I probably wouldn’t have deconstructed my faith if it wasn’t for YouTube. On the other hand, I don’t know if I would still be a Christian today if it weren’t for podcasts.
Growing up as an only child and experiencing tremendous suffering, I dove into my faith early looking for answers, meaning, and anything that could help me make sense of what I was experiencing.
I would come home after the final school bell rang and instead of hanging out with friends or doing homework, I would spend hours in my room watching YouTube videos of pastors, teachers, scholars, and scientists talking about the things I was wrestling with in my faith (this explains why I was terrible at school). I wanted answers and I knew someone had to have them.
One night I stumbled upon one of the original deconversion stories on YouTube. It was a series of twelve videos that chronicled the systematic deconstruction of someone’s faith from Christianity to atheism. At the time, it was more than my brittle faith could stand. My house of faith collapsed and I began a long journey through deconstruction.
My deconstruction was spurred along by many podcasts including, as I’ve written before, The Liturgists. I watched countless hours of talks from Pete Rollins, Rob Bell, Richard Rohr, and many more. I all but dropped out of my youth group and replaced my pastors with podcasters. I stopped trusting those who knew me in real life—my struggles, my propensities, my sorrows—and only trusted those who delivered spiritual goods to me in the form of .mp3s and .wav files.
Soon, however, the exact opposite path also took place. I knew my faith couldn’t be built solely on the critique of what is wrong with Christianity, but had to be built on the good, the true, and the beautiful. For all that might be good in regards to mystery and mysticism, I needed a sure and firm foundation to anchor my soul. I needed a real, bodily resurrection. I slowly but surely changed my media diet to include less The Liturgists and more Bible Project, less Rob Bell and more John Mark Comer, less Richard Rohr and more NT Wright. I realized that there was much of the Christian tradition I missed because I jumped straight from the fundamentalist environment I was raised in to the progressive side that has no use for institutions and sacred texts. My eyes were being opened—through media—to a way of being Christian that I never knew was possible.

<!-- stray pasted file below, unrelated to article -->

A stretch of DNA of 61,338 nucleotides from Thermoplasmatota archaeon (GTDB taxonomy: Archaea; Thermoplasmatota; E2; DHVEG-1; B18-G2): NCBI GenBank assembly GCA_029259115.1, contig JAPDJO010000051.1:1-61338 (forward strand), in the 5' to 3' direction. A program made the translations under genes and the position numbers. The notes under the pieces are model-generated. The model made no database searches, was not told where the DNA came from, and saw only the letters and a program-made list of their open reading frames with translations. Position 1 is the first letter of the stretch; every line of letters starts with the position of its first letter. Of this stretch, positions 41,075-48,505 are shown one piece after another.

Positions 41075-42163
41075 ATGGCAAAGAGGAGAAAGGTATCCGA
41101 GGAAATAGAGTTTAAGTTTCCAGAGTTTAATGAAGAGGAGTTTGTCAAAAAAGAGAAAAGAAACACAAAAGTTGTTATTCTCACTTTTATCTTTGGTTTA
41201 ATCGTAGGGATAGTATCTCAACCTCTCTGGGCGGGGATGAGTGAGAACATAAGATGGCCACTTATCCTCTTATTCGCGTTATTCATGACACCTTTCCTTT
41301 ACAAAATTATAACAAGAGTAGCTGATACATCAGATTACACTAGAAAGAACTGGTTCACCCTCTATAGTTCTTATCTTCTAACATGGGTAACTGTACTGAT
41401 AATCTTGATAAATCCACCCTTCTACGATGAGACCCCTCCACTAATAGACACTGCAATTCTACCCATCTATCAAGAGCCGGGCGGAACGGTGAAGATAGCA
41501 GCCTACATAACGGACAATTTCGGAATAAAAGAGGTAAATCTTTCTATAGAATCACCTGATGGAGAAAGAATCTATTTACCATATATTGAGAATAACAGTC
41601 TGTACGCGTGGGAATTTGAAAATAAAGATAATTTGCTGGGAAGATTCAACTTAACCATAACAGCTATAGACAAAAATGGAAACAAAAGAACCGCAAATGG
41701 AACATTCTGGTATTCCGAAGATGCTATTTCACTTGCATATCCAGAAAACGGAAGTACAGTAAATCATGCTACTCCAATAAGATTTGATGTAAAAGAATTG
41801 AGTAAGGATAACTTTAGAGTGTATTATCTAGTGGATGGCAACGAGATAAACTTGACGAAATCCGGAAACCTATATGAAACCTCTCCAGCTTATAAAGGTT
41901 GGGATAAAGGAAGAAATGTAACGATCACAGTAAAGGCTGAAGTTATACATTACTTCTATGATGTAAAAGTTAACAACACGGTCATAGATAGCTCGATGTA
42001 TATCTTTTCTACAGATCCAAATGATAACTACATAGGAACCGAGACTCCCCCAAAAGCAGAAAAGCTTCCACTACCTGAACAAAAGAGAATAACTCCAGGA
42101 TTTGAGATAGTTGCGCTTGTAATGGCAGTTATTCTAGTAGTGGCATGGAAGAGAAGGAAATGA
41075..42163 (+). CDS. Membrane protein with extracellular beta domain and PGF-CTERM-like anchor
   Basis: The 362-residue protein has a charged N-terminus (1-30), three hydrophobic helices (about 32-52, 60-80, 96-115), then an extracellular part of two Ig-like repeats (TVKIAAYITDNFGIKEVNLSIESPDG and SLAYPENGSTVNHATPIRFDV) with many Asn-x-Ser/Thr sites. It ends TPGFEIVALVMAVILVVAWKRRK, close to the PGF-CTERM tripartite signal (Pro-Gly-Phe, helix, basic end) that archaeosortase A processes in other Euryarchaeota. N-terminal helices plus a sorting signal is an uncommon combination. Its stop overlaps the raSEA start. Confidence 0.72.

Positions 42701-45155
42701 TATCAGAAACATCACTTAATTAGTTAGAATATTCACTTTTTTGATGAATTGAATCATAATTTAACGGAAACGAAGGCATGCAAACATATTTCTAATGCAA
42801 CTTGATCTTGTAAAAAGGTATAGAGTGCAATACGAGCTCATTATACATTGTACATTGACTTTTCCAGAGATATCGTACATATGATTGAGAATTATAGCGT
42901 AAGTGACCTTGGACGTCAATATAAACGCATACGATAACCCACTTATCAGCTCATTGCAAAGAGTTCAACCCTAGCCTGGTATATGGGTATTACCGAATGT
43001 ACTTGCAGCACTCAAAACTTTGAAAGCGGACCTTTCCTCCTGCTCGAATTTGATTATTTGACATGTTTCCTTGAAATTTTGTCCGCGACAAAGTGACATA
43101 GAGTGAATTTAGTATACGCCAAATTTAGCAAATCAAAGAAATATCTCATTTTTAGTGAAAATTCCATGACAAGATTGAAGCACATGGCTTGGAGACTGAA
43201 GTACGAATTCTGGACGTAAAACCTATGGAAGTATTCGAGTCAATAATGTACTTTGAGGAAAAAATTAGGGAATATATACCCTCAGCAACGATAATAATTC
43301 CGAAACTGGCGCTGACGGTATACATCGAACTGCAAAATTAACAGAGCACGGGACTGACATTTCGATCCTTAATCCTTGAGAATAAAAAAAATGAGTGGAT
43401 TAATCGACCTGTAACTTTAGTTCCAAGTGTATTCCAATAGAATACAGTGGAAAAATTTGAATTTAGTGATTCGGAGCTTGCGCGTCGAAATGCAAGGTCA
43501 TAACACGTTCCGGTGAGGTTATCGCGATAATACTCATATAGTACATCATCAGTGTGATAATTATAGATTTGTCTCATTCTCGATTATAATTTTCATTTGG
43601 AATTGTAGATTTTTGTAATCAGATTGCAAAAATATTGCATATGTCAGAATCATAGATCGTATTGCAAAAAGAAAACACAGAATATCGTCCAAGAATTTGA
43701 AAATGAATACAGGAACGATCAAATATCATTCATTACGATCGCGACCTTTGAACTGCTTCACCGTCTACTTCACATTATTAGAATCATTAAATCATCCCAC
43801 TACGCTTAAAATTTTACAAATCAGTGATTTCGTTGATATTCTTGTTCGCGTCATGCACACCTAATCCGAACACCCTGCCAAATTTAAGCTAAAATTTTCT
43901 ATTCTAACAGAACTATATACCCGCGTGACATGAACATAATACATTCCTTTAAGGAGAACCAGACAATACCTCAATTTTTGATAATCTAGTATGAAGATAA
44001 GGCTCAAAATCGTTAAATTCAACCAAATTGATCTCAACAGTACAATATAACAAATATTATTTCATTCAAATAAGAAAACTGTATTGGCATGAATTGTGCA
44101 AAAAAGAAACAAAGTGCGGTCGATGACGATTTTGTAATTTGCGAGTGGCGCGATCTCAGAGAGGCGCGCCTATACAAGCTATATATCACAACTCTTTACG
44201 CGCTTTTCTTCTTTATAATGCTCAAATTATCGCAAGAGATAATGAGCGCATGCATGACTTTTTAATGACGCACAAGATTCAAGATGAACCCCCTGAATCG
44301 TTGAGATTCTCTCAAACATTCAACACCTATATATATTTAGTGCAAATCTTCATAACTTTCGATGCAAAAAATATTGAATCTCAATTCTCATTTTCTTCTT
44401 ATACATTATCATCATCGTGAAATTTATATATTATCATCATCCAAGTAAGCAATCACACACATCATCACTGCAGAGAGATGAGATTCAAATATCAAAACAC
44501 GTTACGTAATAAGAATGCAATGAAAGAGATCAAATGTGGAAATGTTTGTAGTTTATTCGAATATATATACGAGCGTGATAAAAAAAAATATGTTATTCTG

This new media diet of mine made me hungry for more. The church I was attending, progressive and therapeutic, had no resources available for those wanting to grow in their faith. I had to enroll in a theological training program at a different church that was an hour-long drive from my house in order to begin a theological journey that would change my life. Ultimately, my faith would be rebuilt stronger than before and I now find myself a member of a local church.
It was media that took me out of the church and media that sent me back to the church.
It was media that undermined my faith and media that helped rebuild my faith.
It is impossible to understate—for better and for worse—the role of digital content in my faith.
Devices of Deconstruction
All of this was before “deconstruction” was part of the mainstream conversation in the church that it is today. Much of it was before most people even had an iPhone. In many ways, my story was a precursor for much of the way that tech and faith interplay with each other today.
Now, I make digital content for Christians full-time. I am on the other side of the screen from where I was all those years ago, partly because I know full well the power of media for discipleship. Our media diets have the power to form our faith and deform our faith. And the algorithms that feed us our content diet aren’t neutral. They know exactly what questions we’re asking, what life stage we’re in, what fears we have, where we live, and who on the internet is speaking to those things.